Out of two years of a severe slowdown of the global economy, growth is back, good news for most humans, no good news for the climate. Does this growth to come look like this cartoon?
Sustainable, not “green”, growth is a subject of speculation: Will it be improved by renewable and circular technologies or shall we be obliged to scale down our Anthropocene lifestyle, substituting consumerism-driven growth by a more sober, cooperative, socially just, inclusive, new type of growth?
Citizens in Western democracies worry a lot: climate anxiety ranks high, for sure, but rising inequalities affect, big time, the middle-classes, afraid to be rejected below the poverty threshold, and every crisis, like the brutal exit from the pandemic, which played havoc on global supply chains, or the warring in Eastern Europe, exacerbates the worries on the spending power, forcing presentism-addicted politicians to respond urgently. And when everything is urgent, nothing really is. Long-term strategies just end up shoved on the back burner. Life goes on, climate mitigation nevertheless does show some progress, with its own pace, too slow for fearmongers, rather on the adaptation mode than on the revolutionary one.
The European Union makes a brave effort to be holistic in its fight against climate change, the Fit-for-55 Package does look like the planetary lab scale experiment on climate-friendly regulations and solutions. Lacking nuance and diversity, in my opinion.
Even if this does not please the fearmongers and the old-style zealots of the magic solution (their own, of course), we have to accept our political regime calls for a pragmatic transition, to create a yet unknown new style of growth, but definitely away from extreme dogma, be it high tech or de-growth, lest we kill the patient as much as its illness. Cooperation between sectors is key to such a pragmatic transition, although not necessarily mainstream in the capitalist tradition, ruled by supplier-purchaser relationships, based on harsh negotiation and balance of power. And cooperation may well generate transitory “hybrid” solutions, like, in air transport, combining liquid aviation fuel, sustainable of course, for take-off and landing, and hydrogen propulsion at high altitude. And aren’t hybrid cars, plug-in or not, the (not) missing link between ICEV and BEV?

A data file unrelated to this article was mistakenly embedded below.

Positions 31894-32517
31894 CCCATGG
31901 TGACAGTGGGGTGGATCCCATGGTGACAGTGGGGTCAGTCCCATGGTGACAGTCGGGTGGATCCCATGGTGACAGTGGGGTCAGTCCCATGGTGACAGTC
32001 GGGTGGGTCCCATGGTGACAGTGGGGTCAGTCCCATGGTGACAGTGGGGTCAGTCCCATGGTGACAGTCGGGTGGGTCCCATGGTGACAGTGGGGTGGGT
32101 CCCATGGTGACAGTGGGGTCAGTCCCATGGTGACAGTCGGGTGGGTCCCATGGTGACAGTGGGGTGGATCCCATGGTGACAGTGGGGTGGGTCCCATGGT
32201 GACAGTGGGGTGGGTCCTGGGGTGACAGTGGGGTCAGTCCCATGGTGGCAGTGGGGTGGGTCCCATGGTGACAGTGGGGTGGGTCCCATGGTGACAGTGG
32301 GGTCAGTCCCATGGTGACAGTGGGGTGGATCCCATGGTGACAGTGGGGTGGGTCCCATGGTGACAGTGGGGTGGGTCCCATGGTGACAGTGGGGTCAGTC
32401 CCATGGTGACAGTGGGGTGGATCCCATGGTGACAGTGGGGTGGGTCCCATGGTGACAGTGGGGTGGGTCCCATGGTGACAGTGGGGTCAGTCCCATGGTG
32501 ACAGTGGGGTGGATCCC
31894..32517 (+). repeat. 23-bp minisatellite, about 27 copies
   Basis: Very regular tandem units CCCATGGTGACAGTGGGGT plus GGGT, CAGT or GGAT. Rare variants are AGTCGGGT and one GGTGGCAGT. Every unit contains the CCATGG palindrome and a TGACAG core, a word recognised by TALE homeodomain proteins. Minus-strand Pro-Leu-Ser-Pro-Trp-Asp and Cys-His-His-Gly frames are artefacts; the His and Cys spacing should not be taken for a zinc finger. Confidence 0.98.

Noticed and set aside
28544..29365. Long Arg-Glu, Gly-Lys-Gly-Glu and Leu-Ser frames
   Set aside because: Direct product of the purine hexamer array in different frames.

The good news is that such cooperation has been around for quite some time in the bioenergy sector, which could become a learning ground toward a more sustainable world:
Agriculture, forestry, fuels and engine manufacturing sectors have been working together for decades to make biofuels, ethanol, FAME, renewable diesel, a reality in road transport. Blend walls exist, for instance of a technical nature for gasoline, but can be overcome by inexpensive kits allowing a standard gasoline-powered car to become a flex-fuel vehicle: quite a success in France with crude oil shooting beyond 100 $ per barrel. Public acceptance is quick to obtain when spending power is at stake. And road transport improved sustainability comes easier, faster and cheaper.
The bioenergy sector has also known to adapt its output to various sectors, electricity generation, fuels, materials, and adapt its input as well, from staple agricultural products, grains, sugar, oilseeds, to waste and residual feedstocks: such a versatility implies a strong capability to cooperate with downstream sectors, understand and foresee their needs and regulatory constraints.
And cooperation can also be understood in geographical or geopolitical terms, as vast reserves of bioenergy resources lie in less advanced countries, the most exposed to the consequences of climate change. No need to make huge transfer of funds for sophisticated technologies or expensive infrastructure investments, as the underlying fossil-fuel production and distribution means are in place. Much needed jobs and some energy independence as additional benefits.
Philippe Marchand is a Bioenergy Steering Committee Member of the European Technology and Innovation Platform (ETIP).